There is no one I hold to a higher standard than myself. I have always had this idea in my head of what kind of mother I wanted, no, needed to be and I have never measured up. Not once. I have never been crafty enough, patient enough, fun enough, clean enough, organized enough, loving enough, funny enough. I have strived and strived for five years to measure up and now I know that the reason I don't measure up is not because I'm a failure. It's because that version of motherhood isn't real. That mom does not exist. There is NO WAY she exists. If she exists, she's lying about something because there's just no way. Lower your expectations. 

I had this lightbulb moment a few months ago when I was thinking about a person in my life that makes me feel like I will never be good enough. I have been trying to prove myself to this person for years and then I thought, "If I'm never going to be good enough, why do I keep trying to be? If nothing I can do will prove that I'm enough, why do I keep pushing myself and stressing myself out about it?" And then I took a deep breath and said, "I'm done." And I was. I stopped trying to be good enough for that person and then I stopped trying to be good enough for myself. 

You are good enough. You are enough. The best mom that you can be is the mom that you already are. The more you try and strive and fail your own expectations, the more you become that version of yourself that you don't want to be. Take a deep breath, lower your expectations, and just be the mom that you are and nothing else. 

THREE : Stop worrying about what other people think of you 
Keep reading. If you are like me, you're going to skip over this part because you think it doesn't apply to you because you don't care what other people think of you, but you probably do. So at least just hear me out. 

This concept first came to me when I read The Emotionally Healthy Woman (Which I HIGHLY recommend. a thousand times. Buy this book.). All I did was read the chapter title on this subject and was like, "Nope. That's not me. I can skip this. I don't care what people think of me." But I'd already committed to read the entire book, so I figured I'd just trudge through that chapter like I trudge through the book of Lamentations when I've committed to reading the whole Bible. Two paragraphs in and I was eyes wide open, jaw on the floor, SHOCKED at what I was reading.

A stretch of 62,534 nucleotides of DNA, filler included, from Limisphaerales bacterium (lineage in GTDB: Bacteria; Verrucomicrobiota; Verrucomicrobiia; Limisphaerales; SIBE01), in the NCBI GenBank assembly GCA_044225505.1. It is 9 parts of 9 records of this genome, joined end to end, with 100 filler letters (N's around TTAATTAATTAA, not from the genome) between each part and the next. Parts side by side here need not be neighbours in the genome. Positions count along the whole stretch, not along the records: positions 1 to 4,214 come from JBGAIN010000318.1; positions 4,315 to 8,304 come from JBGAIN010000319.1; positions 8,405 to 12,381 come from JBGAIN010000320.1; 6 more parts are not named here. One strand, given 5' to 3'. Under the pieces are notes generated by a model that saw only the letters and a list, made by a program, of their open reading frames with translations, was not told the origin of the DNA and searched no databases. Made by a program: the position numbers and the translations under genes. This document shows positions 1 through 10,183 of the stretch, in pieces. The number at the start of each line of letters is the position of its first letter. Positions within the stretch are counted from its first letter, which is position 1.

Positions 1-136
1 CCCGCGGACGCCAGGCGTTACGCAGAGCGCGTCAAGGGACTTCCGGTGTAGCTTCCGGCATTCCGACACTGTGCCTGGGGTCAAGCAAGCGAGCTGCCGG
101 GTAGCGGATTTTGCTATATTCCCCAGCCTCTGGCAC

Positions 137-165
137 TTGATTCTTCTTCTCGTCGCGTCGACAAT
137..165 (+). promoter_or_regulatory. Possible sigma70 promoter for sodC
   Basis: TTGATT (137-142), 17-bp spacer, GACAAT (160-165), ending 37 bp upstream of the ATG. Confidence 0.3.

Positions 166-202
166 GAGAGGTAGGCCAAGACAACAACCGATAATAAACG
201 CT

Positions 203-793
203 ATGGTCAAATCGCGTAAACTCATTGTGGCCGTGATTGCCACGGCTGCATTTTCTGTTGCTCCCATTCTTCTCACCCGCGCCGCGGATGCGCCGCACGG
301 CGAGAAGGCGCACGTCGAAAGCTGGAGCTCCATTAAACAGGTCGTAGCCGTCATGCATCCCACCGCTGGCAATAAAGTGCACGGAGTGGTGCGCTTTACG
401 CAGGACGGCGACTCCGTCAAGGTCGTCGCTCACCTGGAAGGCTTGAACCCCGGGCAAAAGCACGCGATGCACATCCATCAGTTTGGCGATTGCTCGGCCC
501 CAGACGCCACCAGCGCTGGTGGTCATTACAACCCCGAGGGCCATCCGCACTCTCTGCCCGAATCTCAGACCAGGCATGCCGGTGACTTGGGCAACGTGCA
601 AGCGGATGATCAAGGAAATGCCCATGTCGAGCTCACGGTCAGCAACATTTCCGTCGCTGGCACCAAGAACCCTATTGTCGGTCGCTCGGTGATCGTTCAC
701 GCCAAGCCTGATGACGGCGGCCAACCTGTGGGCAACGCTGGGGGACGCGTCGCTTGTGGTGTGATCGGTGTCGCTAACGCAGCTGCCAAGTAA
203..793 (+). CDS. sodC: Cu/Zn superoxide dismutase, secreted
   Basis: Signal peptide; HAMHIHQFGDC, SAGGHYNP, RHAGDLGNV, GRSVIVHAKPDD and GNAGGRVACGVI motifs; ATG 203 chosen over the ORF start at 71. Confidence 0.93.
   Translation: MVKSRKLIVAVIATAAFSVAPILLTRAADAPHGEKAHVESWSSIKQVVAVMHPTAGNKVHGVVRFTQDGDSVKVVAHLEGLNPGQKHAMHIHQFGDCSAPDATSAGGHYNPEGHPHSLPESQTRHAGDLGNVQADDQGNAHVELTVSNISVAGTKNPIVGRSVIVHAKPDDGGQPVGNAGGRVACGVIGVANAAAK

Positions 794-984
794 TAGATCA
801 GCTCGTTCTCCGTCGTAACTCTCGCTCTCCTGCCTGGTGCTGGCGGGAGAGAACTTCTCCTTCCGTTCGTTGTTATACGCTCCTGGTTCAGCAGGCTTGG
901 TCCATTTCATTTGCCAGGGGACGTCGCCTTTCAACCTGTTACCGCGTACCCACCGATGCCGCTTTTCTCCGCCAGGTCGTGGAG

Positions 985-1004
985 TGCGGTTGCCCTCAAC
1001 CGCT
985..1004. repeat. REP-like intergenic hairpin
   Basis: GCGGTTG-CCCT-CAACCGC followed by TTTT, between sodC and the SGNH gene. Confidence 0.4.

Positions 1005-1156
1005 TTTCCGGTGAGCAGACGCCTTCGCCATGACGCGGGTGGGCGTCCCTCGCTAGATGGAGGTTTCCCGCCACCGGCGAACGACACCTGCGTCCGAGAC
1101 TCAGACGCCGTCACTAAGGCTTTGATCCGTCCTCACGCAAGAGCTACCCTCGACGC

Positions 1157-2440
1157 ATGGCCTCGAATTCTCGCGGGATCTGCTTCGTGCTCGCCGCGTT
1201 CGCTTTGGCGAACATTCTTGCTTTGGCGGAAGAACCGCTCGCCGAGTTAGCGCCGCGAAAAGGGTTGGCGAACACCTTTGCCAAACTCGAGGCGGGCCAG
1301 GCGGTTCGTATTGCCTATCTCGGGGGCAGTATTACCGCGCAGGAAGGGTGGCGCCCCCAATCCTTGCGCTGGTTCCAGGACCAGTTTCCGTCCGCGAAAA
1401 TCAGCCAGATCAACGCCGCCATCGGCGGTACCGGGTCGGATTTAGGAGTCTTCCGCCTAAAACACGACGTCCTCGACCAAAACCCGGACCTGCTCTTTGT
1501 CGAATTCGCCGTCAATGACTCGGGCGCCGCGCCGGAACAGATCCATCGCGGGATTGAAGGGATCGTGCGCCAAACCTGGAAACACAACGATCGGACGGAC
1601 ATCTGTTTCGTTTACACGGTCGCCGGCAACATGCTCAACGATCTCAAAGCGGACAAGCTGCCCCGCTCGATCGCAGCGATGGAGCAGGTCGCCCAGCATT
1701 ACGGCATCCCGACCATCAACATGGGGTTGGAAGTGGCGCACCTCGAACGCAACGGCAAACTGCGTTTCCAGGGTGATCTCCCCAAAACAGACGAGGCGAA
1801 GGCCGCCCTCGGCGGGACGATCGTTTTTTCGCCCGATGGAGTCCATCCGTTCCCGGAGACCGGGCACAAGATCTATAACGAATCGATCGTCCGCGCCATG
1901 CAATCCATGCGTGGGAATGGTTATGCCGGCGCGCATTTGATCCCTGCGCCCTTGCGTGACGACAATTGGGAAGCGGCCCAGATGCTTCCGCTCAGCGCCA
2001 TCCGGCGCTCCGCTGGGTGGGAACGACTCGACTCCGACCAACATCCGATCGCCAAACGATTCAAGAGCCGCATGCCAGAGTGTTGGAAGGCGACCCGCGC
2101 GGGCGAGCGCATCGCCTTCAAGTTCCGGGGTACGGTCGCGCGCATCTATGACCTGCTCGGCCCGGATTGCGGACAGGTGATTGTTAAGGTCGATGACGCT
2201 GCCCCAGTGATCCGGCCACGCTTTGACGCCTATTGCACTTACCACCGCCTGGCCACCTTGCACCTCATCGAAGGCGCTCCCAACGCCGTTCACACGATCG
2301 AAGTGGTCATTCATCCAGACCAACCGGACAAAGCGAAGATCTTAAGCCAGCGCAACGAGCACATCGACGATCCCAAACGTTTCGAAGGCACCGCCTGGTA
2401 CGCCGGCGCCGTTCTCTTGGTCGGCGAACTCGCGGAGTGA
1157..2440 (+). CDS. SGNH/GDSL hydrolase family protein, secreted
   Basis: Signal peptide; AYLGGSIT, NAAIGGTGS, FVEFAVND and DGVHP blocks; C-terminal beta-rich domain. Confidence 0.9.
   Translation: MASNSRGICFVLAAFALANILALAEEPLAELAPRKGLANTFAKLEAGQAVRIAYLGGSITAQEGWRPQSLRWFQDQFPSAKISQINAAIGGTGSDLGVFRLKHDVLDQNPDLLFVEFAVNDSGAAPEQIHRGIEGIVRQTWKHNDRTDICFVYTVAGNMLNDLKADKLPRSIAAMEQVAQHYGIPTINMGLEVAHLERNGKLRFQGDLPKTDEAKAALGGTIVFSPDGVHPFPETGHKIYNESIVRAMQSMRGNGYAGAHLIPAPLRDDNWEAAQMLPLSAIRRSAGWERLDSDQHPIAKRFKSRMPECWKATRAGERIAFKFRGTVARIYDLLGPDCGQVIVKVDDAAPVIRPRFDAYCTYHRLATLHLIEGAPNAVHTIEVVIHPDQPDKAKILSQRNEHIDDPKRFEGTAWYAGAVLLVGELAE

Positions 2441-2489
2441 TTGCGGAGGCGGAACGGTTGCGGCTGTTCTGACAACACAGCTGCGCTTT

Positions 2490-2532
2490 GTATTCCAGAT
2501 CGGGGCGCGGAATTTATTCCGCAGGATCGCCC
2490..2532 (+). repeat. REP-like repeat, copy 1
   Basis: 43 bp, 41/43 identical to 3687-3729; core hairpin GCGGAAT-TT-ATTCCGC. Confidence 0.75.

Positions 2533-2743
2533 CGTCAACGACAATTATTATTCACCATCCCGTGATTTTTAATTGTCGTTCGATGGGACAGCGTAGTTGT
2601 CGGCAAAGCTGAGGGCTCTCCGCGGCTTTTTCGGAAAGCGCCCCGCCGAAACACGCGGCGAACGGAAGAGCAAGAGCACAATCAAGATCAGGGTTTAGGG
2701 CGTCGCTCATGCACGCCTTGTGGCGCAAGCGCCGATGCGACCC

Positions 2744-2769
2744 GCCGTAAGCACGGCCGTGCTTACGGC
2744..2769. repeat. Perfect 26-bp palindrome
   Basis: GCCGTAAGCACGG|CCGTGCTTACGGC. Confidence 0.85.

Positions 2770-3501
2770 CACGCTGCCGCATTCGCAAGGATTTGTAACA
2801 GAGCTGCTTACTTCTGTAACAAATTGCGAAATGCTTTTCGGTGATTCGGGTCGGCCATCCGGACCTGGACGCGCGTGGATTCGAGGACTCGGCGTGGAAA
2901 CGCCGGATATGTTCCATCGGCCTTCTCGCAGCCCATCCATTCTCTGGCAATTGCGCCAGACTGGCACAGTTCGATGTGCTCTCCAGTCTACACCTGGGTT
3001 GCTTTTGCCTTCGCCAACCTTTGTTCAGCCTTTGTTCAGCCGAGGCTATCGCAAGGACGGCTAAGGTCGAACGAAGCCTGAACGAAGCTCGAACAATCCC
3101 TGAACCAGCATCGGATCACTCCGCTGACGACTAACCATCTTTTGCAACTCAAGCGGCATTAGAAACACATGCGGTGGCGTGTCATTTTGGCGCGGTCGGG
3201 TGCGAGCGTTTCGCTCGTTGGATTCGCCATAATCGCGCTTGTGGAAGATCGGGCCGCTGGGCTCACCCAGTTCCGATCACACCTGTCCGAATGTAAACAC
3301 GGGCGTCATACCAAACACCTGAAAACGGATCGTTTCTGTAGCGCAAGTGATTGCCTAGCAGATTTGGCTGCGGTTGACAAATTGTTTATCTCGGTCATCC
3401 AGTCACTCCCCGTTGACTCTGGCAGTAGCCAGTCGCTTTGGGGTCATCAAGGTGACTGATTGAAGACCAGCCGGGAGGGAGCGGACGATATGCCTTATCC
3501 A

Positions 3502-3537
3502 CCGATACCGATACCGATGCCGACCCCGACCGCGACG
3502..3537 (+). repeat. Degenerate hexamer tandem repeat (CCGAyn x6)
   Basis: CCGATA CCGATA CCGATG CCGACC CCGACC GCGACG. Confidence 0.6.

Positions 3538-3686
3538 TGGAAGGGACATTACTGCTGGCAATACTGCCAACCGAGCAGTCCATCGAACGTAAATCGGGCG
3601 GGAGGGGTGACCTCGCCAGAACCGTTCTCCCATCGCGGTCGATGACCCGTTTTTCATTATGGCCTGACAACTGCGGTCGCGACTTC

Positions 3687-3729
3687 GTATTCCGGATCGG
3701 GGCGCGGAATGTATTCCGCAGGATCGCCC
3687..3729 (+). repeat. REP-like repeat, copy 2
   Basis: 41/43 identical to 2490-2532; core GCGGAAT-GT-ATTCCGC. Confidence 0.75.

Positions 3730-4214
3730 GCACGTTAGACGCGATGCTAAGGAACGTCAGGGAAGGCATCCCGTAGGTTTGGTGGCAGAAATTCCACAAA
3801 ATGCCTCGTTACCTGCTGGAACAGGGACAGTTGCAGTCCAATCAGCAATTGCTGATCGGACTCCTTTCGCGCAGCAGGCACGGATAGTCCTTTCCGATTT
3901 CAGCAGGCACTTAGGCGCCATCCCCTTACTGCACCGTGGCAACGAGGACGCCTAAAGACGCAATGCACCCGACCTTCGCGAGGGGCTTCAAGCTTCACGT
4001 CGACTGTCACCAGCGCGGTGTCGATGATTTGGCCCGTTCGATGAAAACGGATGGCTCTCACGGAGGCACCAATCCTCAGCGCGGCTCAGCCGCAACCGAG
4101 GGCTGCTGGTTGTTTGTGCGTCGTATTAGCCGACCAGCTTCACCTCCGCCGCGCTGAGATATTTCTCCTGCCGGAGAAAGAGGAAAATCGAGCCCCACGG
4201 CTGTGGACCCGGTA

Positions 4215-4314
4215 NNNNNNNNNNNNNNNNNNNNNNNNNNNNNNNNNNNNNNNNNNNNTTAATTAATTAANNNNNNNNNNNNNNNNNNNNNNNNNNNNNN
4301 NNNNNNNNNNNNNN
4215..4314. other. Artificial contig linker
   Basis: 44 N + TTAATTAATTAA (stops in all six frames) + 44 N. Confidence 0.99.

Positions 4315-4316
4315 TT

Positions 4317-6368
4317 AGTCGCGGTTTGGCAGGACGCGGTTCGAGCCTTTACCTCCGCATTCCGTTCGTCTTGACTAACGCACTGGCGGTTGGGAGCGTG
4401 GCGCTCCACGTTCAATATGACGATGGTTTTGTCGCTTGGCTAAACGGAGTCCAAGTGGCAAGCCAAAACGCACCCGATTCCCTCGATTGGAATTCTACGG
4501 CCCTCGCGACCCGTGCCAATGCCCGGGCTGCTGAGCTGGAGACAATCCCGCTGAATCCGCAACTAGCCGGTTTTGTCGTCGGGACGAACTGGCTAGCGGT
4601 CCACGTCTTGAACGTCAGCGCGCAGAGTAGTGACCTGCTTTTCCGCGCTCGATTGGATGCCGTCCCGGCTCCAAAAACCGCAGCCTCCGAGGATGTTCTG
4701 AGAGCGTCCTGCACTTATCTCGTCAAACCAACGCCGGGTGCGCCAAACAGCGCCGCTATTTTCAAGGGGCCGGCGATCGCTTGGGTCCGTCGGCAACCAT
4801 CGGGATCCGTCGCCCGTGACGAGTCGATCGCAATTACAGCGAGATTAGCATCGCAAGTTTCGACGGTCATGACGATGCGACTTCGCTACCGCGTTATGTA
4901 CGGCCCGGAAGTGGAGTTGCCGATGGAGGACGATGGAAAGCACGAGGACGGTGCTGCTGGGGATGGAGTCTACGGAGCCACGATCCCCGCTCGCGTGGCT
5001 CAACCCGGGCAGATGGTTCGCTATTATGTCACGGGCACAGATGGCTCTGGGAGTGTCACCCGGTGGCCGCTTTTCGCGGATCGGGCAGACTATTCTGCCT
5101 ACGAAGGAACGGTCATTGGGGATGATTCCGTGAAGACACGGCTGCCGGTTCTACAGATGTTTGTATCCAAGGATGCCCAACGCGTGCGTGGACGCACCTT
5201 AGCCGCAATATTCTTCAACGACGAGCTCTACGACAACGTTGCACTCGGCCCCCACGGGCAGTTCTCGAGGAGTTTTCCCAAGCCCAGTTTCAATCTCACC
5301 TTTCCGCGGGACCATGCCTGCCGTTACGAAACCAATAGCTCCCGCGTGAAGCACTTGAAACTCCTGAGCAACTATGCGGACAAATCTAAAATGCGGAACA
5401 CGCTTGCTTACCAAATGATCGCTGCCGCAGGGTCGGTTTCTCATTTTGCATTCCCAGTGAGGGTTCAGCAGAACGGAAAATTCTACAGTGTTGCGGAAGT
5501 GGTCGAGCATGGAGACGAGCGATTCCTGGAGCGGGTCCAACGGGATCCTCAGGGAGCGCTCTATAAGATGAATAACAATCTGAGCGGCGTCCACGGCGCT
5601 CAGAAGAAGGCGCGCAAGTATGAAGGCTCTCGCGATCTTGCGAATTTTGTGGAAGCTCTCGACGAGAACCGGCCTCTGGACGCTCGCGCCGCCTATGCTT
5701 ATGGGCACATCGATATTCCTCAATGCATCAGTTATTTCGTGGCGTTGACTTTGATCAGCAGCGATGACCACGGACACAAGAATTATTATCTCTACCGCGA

When I accepted that I care deeply what other people think of me, it changed my entire life. It's changed the way I interact with people, it's changed the way I carry myself, the things I commit myself to, the places that I go, the things that I say, the way I am around my children and my husband. I've spent so many years convincing myself that I don't care what people think of me. But now that I know that I do, and that I care greatly, I've started caring less. There are moments I've found myself holding back from saying something or doing something and then I think, "You're doing this because you're afraid of what they'll think of you." and then I buck up and say to myself, "NO. I'm not going to let fear hold me back this time." 

You probably care a lot what people think of you. That's why you don't like going to moms groups, or bible study at church, or even going to the park because there are other people there. That's why you don't lift your hands at church, or submit that article to that magazine, or go to that work event with your husband. Fear is a controlling force, but it's not unstoppable. All fear is rooted in lies and the only way to stop lies is with truth. 

Admit that you care what people think. That may go against every fiber of your being, but if you can admit that you care, you'll start caring less. Maybe not right away, but you'll start to retrain your brain to not care and you'll learn to participate in life in spite of the fear of what people think. 

If you've struggled with anxiety or depression to any degree, these three things could be beneficial to you. I'm not saying this is a cure all. It's not. But it's something. For me, these have been transformational. If nothing else, I hope I can encourage you to take your mental health into your own hands and be intentional about finding solutions that will help you find wholeness. We are generation that is saturated by fear, depression, and mental illness, and I have to believe that we can overcome it, rather than letting it destroy us. I am in your corner. I hope you're encouraged.